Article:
Whoever seeks to preserve his life will lose it, but whoever loses his life will keep it. — Luke 17:33


Colonel Frank Cromwell regained consciousness with no real idea where he was. He only knew that he was miraculously, inexplicably, still alive, and that it was nighttime. A glance at the sky showed no sign of the black hole he’d seen on the monitor at the SGC, meaning that he couldn’t be on the planet to which their Stargate had previously been connected. It also confirmed that he was not on Earth, either. The stars were all wrong. Not a single recognizable constellation graced the sky, though the luminous ribbon of the Milky Way crossed it, shining even broader and more brightly than he had ever seen it from Earth. Absently rubbing a tender spot on the back of his head from where he must have struck it on his landing, he sat up gingerly and surveyed the area around him. He was at the bottom of a shallow set of steps; there at the top was this world’s Stargate. The wormhole must have jumped to it, as Captain Carter had predicted it might. Though wasn’t the end connected to Earth supposed to skip? By all rights, he ought to have been pulled directly through to the world being devoured by the black hole, unless he’d seriously misunderstood the nature of what they were doing. As he’d let go of O’Neill’s harness, he had done so fully expecting a one-way trip to oblivion. And what had happened to the energy from the bomb blast? Had it been completely absorbed by the wormhole itself?

Well. Physics had never been his strong suit, and he’d been wrong before, hadn’t he? Cromwell’s misjudging a situation had once let his best friend get stranded, left behind, captured, imprisoned… He shook his head to derail that train of thought, then thought better of it as a headache bloomed. He’d knew he’d be lucky if he didn’t have a concussion.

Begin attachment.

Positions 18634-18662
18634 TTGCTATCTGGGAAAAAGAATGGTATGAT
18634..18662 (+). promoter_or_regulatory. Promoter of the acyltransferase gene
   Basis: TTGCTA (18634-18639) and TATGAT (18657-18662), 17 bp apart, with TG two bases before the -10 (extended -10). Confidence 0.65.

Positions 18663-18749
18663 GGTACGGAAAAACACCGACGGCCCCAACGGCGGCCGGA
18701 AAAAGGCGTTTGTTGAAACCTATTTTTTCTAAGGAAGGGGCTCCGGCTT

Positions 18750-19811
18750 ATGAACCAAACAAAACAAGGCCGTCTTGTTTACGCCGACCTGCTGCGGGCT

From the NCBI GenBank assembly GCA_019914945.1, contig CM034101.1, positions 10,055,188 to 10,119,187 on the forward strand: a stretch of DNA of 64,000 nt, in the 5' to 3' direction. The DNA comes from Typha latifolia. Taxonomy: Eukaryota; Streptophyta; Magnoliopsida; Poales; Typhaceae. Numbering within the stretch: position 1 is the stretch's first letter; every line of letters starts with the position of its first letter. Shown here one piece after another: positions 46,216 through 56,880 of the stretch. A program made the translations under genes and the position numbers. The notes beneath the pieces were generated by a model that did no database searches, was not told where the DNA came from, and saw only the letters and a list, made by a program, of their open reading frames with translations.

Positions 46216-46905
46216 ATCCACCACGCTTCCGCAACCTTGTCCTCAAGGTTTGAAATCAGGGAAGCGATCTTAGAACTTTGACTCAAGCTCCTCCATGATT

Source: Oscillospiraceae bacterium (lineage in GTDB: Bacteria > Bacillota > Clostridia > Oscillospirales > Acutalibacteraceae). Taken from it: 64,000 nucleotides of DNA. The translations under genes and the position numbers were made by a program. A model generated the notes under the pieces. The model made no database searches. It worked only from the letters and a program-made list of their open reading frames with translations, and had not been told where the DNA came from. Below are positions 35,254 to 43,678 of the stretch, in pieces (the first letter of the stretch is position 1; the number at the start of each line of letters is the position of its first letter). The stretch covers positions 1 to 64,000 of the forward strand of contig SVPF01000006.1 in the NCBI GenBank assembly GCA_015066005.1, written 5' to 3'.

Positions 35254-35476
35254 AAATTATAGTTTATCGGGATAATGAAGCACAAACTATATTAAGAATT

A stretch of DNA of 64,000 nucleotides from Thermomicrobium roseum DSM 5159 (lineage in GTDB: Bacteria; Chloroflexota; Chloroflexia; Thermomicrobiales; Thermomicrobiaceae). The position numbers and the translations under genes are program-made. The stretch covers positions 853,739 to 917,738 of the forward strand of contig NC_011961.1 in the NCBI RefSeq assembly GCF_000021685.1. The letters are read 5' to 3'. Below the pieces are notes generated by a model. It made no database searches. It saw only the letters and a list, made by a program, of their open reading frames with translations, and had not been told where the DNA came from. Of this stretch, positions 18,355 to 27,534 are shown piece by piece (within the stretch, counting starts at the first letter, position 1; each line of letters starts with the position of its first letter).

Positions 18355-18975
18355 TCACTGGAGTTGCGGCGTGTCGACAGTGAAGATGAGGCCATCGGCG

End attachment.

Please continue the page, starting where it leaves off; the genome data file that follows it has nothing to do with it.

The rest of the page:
As he wriggled out of the G-suit and climbing harness he’d been wearing when fell, he reviewed his understanding of his present predicament. The wormhole had jumped away from the black hole system; of that much he was certain, primarily because he was alive to ponder it. The fact that he apparently had still been in transit at the time had saved his life, but now he was stranded. At least for the moment, he reminded himself sternly. No telling what could happen. Hadn’t experience already taught him that?

He could only hope that someone back at the SGC knew where the wormhole had skipped to, and that eventually they’d send a team to check on whether he’d survived the trip. But that involved an awful lot of “ifs”: if Captain Carter’s calculations had been correct, allowing the SGC and its Stargate to come through the blast intact; if their equipment indeed proved capable of telling them which world the wormhole had connected to after disconnecting from the black hole; if they entertained any thought that he might possibly have survived the transit; if they could spare the personnel to mount a search-and-rescue mission. When you strung them all together like that, it was probably safer to assume he was on his own.